Luckily, we didn’t bear this alone. Across 2021, firefighters were more than willing to step up to the challenge. Brave men and women guided us through these tragedies. Canadian armed forces, thousands of volunteers, our firefighters aided by hundreds of Mexican firefighters figuratively and literally stepped through flames for our collective safety. I was privileged enough to learn about how these fires affected communities in the Okanagan firsthand. I got to speak with an associate and the founder of Kaleco.

Kaleco, formerly Shambala, is a shop based out of Vernon, British Columbia. The store drew my attention for how passionate it is about pushing industry standards; sustainability and fair-trade aren’t just trends at Kaleco.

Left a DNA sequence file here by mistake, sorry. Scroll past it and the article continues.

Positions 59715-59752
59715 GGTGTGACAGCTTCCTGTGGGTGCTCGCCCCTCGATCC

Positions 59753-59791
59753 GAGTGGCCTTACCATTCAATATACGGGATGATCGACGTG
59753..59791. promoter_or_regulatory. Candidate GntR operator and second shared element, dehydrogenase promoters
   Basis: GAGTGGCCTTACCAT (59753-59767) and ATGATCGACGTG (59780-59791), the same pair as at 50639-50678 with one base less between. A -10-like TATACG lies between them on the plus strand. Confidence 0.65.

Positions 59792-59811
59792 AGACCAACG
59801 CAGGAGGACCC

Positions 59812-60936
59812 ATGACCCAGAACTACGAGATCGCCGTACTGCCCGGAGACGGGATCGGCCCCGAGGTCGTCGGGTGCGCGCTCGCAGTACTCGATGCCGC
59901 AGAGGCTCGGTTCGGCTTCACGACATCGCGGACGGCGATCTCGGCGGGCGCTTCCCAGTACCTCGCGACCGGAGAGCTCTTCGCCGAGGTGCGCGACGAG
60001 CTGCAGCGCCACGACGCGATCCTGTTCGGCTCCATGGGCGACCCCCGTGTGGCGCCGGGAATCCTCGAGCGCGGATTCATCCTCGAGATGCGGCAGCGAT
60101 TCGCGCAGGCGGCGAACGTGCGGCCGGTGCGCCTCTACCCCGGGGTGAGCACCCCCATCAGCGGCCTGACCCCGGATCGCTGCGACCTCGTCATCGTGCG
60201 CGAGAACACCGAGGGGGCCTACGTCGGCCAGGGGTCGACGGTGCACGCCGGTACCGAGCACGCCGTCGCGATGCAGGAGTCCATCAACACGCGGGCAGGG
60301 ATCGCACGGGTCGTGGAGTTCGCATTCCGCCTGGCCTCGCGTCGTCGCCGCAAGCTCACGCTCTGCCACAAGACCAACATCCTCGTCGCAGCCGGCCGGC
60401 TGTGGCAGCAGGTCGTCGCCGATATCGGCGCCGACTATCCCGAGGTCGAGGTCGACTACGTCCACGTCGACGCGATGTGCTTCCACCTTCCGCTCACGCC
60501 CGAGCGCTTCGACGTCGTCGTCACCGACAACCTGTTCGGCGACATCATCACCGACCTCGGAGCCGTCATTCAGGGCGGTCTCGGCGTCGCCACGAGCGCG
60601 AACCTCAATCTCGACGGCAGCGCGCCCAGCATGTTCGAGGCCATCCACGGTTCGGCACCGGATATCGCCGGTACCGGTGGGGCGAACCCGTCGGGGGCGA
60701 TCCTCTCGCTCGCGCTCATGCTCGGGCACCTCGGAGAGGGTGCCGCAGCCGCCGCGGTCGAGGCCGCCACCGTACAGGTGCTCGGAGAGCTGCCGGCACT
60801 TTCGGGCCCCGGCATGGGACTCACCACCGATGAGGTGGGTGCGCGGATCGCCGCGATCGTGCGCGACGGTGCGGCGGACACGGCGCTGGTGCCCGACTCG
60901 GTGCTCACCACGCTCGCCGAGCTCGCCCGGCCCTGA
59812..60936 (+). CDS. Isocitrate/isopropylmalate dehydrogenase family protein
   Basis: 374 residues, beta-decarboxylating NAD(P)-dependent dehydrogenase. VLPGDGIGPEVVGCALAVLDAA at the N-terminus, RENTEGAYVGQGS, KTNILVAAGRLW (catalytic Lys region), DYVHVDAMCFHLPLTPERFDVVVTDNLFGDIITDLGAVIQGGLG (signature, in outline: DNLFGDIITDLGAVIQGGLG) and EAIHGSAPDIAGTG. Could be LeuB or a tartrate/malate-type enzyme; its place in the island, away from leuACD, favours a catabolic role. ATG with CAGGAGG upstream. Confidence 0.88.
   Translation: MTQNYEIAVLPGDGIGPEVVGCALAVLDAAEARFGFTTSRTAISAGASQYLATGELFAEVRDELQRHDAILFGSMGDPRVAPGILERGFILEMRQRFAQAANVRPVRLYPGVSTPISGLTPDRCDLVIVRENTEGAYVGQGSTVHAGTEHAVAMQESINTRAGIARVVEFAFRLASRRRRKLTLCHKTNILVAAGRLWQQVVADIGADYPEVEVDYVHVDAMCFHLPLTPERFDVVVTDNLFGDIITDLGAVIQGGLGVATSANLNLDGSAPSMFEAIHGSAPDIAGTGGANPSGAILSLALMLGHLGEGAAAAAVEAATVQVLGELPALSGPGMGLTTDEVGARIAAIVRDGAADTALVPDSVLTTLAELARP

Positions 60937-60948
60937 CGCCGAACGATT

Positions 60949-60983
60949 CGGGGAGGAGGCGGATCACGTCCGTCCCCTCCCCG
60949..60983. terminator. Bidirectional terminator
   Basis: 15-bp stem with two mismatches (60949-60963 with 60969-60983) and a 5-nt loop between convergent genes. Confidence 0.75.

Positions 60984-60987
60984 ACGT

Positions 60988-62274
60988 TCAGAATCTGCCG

Amanda Homeniuk, founder of Kaleco, spoke about her struggles adapting to her flame infested reality. From the store’s inception, Amanda set her eyes on understanding the industry and planning the utmost sustainable path by educating herself, but this year’s challenges weren’t something she’d expected. Her hopes for the business’s readjustment and success were evident, but I was impressed by how vehemently she spoke about community, self improvement and questioning the current realities of our chains of production.

What does Kaleco personally represent to you?

AMANDA: That’s an interesting question. It was an opportunity mostly, for me. Bringing my values and aesthetics to the community. It was a chance to talk about eco-friendly ethical things. Making it available to people. Bringing awareness to my community, while aligning my values in a way I can make an income.